I expected to weather robust and sometimes emotional political debate, as a necessary part of the political process. I was not, however, prepared for the deeply personal abuse that would follow, the extent to which a minority of voters and fellow politicians would abuse me, and the extent to which the police and other authorities would be institutionally reluctant to assist.

The abuse that I have endured has proved intolerable - even if I must acknowledge it to be but a fraction of that weathered by women and ethnic minority candidates. Whether aimed directly at my stammer, or the simple abuse of the playground bully, I have been physically squared up to on the doorstep, verbally abused and physically chased on the street, had audio recordings of radio broadcasts used to mock my speech online, witnessed ordinary voters fantasise about hanging me from a lamppost, as well as writing to my employer to demand that I be sacked. From other politicians, too, I have either witnessed or been informed of cruel personal jokes, mocking of my speech, seen my disability described as “an embarrassment” , and was notably informed of one politician who used an election count to gleefully ask a colleague “How’s C-C-C-C-C-Chris doing?”. Such abuse is not only puerile, it is made with impunity.

Having endured all of the above with grace, the final straw for me came in August 2023 where one of those politicians - who I had come to forgive and began to regard as a friend - abused my stammer in a public street not far from my own home. This incident was recorded as a disability-related hate incident by Northamptonshire Police, who I nonetheless had to beg through tears even to agree to interview the sitting councillor who had witnessed the incident. The Police decided not to even interview the perpetrator, sending merely a warning letter. I continue to receive counselling. They remain an active member of the local political community.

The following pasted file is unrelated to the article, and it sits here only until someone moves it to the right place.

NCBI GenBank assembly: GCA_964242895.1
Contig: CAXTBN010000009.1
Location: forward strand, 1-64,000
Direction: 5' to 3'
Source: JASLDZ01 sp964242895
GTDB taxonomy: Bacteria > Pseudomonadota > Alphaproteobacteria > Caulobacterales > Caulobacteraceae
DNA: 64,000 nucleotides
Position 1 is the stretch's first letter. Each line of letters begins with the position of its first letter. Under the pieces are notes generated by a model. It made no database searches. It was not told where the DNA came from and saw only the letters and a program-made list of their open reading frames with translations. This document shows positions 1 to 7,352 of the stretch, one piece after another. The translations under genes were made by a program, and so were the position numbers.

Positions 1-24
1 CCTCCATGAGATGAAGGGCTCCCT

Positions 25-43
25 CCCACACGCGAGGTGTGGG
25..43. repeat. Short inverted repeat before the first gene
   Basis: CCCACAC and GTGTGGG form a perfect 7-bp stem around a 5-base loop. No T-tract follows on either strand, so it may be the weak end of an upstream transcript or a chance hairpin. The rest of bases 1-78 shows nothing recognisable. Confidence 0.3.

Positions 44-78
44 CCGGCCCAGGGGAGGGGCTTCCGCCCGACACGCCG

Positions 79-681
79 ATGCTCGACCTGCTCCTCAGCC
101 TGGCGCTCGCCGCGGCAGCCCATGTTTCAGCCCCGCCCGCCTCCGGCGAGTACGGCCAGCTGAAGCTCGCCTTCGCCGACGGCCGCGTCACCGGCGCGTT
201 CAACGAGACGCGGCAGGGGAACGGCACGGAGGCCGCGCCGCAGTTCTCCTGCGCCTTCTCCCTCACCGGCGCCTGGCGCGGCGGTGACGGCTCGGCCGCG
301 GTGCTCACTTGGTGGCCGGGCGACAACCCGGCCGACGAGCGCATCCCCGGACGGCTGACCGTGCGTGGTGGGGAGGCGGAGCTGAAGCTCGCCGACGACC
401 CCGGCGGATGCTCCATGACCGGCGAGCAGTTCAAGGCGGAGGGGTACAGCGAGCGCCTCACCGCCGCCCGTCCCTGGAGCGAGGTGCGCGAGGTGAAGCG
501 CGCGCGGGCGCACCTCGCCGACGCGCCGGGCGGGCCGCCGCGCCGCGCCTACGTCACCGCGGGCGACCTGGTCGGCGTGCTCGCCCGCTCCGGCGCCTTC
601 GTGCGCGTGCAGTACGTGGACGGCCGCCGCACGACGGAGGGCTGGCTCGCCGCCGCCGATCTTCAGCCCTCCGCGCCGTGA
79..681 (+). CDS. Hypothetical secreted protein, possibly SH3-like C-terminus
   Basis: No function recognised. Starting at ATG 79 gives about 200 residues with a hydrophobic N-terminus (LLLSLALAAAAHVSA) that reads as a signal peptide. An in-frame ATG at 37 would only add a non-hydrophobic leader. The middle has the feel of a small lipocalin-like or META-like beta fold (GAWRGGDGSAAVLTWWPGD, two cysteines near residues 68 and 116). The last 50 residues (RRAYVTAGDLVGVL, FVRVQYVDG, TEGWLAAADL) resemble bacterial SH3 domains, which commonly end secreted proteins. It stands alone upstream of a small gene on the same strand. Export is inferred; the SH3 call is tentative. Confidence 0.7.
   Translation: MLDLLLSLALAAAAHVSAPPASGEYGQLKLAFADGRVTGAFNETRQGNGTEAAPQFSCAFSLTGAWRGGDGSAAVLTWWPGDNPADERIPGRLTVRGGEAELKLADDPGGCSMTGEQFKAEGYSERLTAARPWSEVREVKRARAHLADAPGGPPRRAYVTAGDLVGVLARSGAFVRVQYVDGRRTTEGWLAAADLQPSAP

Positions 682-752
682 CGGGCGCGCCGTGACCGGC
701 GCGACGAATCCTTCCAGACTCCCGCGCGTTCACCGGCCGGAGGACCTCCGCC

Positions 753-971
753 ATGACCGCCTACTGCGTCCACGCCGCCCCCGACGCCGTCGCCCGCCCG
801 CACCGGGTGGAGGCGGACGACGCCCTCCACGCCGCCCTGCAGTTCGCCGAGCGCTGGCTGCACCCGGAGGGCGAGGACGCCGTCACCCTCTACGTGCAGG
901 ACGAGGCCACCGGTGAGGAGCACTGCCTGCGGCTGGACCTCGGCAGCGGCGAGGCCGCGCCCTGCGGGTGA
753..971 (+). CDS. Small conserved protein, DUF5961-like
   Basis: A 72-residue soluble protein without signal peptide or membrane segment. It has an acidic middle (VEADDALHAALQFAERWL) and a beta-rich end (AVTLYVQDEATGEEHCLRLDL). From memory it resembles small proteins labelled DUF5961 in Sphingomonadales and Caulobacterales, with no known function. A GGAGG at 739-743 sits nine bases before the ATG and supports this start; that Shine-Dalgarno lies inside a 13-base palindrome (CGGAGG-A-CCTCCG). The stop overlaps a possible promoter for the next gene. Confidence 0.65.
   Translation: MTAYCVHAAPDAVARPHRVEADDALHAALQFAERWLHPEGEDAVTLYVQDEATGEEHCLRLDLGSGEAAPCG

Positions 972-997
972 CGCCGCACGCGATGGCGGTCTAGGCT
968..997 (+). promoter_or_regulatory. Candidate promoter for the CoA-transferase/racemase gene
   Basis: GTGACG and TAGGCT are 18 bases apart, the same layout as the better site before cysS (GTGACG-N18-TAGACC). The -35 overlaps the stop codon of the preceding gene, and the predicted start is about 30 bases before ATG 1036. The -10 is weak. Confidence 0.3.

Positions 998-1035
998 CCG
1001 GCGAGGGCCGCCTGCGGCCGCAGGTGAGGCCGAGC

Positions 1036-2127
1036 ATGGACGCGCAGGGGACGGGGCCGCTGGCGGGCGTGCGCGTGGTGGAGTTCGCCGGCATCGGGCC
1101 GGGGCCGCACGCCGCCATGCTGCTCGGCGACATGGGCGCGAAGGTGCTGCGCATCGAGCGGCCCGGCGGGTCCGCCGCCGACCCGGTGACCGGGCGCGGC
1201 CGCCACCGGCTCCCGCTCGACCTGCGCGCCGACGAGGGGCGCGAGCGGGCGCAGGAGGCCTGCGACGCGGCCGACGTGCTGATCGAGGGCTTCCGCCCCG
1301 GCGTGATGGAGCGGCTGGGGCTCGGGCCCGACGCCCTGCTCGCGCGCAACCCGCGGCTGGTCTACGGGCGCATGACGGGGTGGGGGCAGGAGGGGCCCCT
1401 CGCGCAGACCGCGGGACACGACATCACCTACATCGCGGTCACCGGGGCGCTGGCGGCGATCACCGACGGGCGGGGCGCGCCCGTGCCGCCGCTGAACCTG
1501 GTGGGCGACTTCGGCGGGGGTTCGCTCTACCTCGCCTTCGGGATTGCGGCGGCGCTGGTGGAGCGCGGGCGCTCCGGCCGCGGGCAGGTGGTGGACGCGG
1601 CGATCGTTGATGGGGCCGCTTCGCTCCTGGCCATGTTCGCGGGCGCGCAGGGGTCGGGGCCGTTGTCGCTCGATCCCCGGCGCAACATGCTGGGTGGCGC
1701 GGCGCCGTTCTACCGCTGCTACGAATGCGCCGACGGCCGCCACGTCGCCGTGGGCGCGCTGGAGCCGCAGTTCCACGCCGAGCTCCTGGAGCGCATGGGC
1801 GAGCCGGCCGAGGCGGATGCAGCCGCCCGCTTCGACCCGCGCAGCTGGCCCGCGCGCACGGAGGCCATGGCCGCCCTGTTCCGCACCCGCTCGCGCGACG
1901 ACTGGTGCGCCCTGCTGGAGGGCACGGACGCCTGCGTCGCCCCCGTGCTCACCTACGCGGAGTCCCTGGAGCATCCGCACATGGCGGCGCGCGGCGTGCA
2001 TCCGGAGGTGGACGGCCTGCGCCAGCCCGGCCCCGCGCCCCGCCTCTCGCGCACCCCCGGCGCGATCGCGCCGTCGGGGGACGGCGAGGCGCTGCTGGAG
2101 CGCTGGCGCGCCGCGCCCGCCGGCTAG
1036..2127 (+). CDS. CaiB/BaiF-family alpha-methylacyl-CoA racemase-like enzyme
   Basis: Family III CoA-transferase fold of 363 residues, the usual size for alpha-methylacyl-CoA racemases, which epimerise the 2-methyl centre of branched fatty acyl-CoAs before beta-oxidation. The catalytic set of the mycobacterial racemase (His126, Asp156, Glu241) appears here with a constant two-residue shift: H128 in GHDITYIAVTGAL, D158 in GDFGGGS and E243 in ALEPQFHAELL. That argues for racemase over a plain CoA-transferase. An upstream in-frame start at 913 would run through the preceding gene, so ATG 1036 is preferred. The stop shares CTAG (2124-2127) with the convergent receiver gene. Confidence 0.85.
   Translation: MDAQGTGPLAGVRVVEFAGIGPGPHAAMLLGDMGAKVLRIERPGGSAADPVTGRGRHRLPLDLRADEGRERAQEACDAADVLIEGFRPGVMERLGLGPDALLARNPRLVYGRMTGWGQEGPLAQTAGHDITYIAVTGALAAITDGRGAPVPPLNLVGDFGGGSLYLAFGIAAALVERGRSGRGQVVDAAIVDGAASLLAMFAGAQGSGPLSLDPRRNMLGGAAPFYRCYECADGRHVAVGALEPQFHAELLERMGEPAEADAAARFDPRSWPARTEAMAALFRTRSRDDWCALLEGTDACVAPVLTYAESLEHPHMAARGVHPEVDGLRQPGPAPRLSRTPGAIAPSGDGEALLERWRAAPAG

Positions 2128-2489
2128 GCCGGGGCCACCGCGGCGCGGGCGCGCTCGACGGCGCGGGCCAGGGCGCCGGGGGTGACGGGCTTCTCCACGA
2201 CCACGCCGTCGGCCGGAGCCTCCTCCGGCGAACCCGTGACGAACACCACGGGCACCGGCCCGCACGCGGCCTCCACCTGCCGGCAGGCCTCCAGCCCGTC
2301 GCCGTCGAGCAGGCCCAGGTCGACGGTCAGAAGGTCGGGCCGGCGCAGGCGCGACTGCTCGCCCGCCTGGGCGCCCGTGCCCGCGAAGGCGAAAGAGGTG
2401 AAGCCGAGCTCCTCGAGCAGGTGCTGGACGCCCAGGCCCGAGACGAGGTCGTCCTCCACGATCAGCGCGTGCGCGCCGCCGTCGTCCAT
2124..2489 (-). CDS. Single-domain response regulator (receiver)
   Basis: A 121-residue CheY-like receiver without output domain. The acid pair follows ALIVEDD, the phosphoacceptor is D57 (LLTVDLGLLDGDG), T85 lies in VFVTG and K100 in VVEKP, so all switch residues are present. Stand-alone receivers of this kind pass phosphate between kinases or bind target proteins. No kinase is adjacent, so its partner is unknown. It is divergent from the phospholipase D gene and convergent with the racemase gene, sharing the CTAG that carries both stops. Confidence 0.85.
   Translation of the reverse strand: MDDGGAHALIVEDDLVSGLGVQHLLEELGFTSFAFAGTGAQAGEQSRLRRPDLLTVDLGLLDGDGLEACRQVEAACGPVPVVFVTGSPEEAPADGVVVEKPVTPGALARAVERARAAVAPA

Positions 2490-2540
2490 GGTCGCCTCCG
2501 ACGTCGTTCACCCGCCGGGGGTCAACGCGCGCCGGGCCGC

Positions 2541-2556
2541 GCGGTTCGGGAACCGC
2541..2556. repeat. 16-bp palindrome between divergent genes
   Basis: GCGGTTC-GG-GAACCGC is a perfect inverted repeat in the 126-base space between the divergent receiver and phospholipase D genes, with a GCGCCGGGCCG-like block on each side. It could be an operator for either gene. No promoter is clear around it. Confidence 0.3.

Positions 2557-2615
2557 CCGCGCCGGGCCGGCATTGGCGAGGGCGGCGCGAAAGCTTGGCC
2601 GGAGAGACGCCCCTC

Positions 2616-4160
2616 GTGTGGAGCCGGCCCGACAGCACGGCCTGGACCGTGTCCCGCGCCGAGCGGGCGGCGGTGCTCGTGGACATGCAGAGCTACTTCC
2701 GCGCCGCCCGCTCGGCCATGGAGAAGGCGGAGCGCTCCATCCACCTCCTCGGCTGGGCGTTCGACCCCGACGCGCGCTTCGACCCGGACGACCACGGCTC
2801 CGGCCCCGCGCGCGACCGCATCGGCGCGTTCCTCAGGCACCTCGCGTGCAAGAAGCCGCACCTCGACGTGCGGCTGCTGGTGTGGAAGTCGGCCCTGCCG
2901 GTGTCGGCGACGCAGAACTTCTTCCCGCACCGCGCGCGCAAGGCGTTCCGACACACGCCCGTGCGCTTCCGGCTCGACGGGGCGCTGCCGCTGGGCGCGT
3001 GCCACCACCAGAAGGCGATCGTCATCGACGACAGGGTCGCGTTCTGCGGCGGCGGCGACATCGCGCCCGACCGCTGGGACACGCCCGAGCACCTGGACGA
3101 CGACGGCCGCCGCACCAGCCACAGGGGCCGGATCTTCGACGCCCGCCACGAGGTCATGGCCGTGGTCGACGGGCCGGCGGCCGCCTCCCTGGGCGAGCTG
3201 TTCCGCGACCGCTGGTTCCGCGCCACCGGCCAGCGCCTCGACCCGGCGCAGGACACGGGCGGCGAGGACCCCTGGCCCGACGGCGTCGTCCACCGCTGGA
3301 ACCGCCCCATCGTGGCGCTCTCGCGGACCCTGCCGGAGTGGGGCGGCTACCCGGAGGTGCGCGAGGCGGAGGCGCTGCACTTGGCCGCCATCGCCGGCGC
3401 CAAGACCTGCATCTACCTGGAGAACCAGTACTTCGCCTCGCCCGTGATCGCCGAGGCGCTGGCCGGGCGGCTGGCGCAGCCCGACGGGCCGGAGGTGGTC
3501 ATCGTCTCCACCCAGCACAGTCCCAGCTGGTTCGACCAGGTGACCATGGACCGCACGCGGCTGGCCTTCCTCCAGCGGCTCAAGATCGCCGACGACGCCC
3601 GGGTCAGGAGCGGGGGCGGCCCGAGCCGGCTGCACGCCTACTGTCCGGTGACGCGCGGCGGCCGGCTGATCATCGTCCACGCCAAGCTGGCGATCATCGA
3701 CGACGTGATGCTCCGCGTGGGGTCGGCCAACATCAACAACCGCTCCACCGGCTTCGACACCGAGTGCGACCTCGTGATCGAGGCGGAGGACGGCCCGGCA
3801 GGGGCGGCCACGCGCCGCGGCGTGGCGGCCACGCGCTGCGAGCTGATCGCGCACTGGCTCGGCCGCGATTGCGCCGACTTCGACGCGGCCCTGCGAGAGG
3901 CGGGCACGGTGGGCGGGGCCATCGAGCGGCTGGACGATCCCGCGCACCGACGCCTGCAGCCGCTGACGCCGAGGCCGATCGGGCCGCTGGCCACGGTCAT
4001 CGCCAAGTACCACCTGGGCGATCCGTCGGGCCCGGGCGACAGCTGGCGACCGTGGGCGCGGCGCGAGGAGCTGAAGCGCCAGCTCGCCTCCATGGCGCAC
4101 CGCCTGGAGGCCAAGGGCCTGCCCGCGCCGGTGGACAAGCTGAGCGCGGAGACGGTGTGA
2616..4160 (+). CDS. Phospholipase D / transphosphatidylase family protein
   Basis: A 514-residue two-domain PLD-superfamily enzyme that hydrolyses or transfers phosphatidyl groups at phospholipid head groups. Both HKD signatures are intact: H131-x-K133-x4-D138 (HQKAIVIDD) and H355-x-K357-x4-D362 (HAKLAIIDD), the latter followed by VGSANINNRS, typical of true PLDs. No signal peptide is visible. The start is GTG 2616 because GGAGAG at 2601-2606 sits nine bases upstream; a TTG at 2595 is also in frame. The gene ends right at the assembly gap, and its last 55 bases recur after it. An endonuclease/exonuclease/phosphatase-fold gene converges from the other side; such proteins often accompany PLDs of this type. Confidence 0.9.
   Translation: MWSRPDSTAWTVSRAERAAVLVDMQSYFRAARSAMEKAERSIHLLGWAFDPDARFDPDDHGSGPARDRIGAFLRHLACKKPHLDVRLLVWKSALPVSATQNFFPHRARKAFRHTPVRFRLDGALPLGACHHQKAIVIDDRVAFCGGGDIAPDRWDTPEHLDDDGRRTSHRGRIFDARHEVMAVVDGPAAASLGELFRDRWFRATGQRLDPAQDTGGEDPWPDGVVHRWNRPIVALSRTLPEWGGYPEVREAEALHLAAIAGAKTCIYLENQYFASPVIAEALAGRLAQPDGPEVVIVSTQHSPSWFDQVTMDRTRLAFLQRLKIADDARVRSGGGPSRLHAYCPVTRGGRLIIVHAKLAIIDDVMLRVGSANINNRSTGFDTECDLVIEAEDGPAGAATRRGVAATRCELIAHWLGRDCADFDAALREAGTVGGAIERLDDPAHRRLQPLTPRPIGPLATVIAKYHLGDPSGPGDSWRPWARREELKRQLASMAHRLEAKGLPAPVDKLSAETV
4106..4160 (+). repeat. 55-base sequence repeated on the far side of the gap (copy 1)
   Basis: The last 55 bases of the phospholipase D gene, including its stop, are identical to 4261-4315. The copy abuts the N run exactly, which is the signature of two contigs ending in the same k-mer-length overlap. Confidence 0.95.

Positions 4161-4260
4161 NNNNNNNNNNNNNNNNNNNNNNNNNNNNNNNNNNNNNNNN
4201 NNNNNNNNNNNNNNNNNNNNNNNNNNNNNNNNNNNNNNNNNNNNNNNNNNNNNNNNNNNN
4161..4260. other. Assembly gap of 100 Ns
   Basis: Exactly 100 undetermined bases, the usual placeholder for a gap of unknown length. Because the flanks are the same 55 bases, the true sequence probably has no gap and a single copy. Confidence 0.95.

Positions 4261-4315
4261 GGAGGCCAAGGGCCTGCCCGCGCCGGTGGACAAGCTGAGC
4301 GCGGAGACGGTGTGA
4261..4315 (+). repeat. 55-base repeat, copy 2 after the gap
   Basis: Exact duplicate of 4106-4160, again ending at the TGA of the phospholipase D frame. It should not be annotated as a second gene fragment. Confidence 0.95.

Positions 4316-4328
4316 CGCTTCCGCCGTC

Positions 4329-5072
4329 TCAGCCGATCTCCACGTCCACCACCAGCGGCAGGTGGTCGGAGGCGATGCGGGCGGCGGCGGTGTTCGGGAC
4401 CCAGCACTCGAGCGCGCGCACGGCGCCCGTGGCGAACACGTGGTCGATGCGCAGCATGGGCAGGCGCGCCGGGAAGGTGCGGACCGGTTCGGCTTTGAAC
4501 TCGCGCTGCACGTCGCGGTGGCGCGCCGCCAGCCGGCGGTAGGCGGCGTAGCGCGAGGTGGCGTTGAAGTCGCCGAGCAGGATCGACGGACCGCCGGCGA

When I have stood as a parliamentary candidate on four separate occasions I did so not with any high hopes of victory but as a service to our political life. Whilst I am proud of all four campaigns, I did so like so many others do: to fly the flag for a strand of political thought that deserves a representative, and to give the voters a choice. Thousands of others do exactly the same in every general election: they are the lifeblood of our democracy, yet as this week's report on abuse against politicians relates, the growing levels of abuse means more and more people like me are being driven out of the political process. 

As a stammerer, with the abuse that I have suffered, it is difficult to believe that this is getting any better. When Ed Balls stammered in response to the 2012 Budget, he was abused mercilessly. In the last General Election, a national newspaper group praised as “absolutely perfect” a YouTube video which shamefully put together a compilation of a politician's stammering under the jaunty title of “It’s Stammer Time”. Even this year, as Donald Trump has openly mocked and mimicked Joe Biden's stammer, British media outlets have continued to report his abuse without criticism. 

Whilst abuse is only ever done by a minority, the decent majority continues to fail in challenging and calling it out. Stammering remains the disability that it is politically acceptable to mock and belittle, and I refuse to be a part of it. 

This June my family will commemorate the 80th anniversary of the liberation of Normandy, where my grandfather Arthur Nelson fought bravely, and was scarred for life by this experience. When thinking of him I am forced to notice he was sent there by a stammering Prime Minister, appointed by a stammering King, commanded by a general appointed by a physically disabled US President. 80 years later, such tolerance and respect seems almost unthinkable.

I remain grateful for the support of my political party and call on all political parties - and all members of society - to do more to challenge the torrent of abuse we are tolerating in our body politic. If we do not do more to protect the people that make our political process work, it is democracy that will pay the price."

Two women in running outfits holding flags and looking at the camera
Tayo & Bhupinder
A speaker on stage at STAMMAFest 2023